What Nick Clegg and his Lib-Dem colleagues should have learned from their poll disaster is that hard and fast political dogma is suicidal in the changing fortunes of time.
Their steadfast support for the UK's European Union membership, in spite of all popular opinion polls showing negative views of the EU, sealed their fate.
Some readers may recall last October I wrote of this very eventualityhttp://www.huffingtonpost.co.uk/dan-ehrlich/uk-democracy-a-semantic-a_b_4108133.html. I predicted UKIP would be the new third force in British politics.
But as my blog went, the importance here is more about democracy in its true sense than being about the EU and immigration. The British in this election has let it be known they aren't happy about what their leaders have done and are doing with the country. And they see UKIP as the only party promising to reverse the federalization of the EU.
When Clegg debated UKIP leader Nigel Farage, his sole argument for EU membership was economics...the money and jobs Britain would be losing if it left the Union. He never addressed Farage's challenges on the undemocratic nature of the EU and why the British people should be offering everyone in Europe a free lunch.
He also ignored the UKIP leader's charge that the UK Parliament and its decisions were being trumped by EU law. These are the 'real here and now' things that concern much of the electorate, not the distant and vague possibility of economic hardship brought on by leaving the EU.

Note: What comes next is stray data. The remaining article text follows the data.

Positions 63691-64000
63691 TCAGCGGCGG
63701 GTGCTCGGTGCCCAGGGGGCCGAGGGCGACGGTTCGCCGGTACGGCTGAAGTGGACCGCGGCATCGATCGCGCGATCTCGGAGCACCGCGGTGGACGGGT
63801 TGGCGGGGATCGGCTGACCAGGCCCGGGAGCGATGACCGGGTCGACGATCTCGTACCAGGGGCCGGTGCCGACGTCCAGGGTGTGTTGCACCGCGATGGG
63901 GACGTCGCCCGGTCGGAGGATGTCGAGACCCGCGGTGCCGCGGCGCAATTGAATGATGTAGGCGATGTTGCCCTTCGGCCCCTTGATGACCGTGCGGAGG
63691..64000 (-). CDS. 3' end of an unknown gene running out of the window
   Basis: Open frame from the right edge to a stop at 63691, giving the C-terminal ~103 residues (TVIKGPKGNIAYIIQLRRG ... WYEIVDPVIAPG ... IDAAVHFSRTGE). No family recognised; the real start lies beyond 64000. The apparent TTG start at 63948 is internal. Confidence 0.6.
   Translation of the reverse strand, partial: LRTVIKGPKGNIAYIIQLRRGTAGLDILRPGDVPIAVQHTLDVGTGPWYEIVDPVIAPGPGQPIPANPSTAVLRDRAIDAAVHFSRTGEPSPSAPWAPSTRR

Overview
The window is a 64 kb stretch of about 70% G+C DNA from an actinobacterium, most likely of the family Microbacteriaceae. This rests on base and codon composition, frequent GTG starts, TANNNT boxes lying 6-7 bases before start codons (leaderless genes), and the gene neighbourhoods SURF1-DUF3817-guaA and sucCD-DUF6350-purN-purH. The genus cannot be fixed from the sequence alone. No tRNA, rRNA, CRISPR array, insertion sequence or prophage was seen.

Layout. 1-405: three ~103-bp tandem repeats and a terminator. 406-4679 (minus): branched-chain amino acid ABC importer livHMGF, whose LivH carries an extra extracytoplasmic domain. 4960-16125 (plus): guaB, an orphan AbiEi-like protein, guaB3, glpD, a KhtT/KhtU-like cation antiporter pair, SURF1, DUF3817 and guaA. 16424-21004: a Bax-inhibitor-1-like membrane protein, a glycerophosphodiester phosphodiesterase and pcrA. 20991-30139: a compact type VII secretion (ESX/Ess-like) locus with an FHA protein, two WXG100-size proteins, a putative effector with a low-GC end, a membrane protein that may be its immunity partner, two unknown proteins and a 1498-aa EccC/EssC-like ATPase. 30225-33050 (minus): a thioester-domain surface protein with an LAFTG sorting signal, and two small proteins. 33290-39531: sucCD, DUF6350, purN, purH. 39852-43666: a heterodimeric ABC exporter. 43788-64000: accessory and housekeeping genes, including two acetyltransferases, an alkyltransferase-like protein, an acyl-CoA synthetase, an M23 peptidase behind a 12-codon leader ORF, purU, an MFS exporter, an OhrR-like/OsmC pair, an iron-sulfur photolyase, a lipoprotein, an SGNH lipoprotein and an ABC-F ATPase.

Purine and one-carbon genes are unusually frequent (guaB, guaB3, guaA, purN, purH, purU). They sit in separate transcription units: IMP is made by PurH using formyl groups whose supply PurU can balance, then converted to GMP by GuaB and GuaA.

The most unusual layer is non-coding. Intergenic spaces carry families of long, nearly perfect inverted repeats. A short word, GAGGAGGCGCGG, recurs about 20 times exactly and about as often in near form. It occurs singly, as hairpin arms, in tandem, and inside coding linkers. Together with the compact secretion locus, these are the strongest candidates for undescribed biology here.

Yes, this election was a protest vote...by electing 24 Euro-MPs the electorate has given notice it either wants radical change in the UK membership and/or a long promised referendum without delay.
And, it also illustrated a lack of grass roots trust in Prime Minister David Cameron, with much of the UKIP support coming from disaffected Tories.
The ebbing trust in political process here has been brewing for some time with the population sensing that there's less and less difference between the main political parties. Much of this is due to the changing nature of society. The diminishing union membership and the inability of Labour to create loads of jobs has brought Labour closer to the Tories in terms of what it can and will do.
The Tony Blair years, which some consider a closet Tory government, has left much of the electorate looking for new alternatives. Now UKIP may very well be one. The problem for UKIP is can't hope to become a domestic parliamentary force with one protest issue. It has to develop a manifesto and enlist candidates to fight next year's general election.
Its first test will be next week's Newark by election. What will happen is someone asks the UKIP candidate Roger Helmer what his party's fiscal policy will be? Will he give an educated response or will he just fall back on anti-EU rhetoric?
For too long Farage has appeared to be a jovial one man band. This will have to change quickly, as will the name of the party itself if its initial goal is ever met.
If Farage and Co can mould together a decent popular manifesto and field respectable non loony candidates, as I said in my previous post, UKIP could wind up in a coalition with the Tories. Hopefully such a scenario would be all the better for British democracy.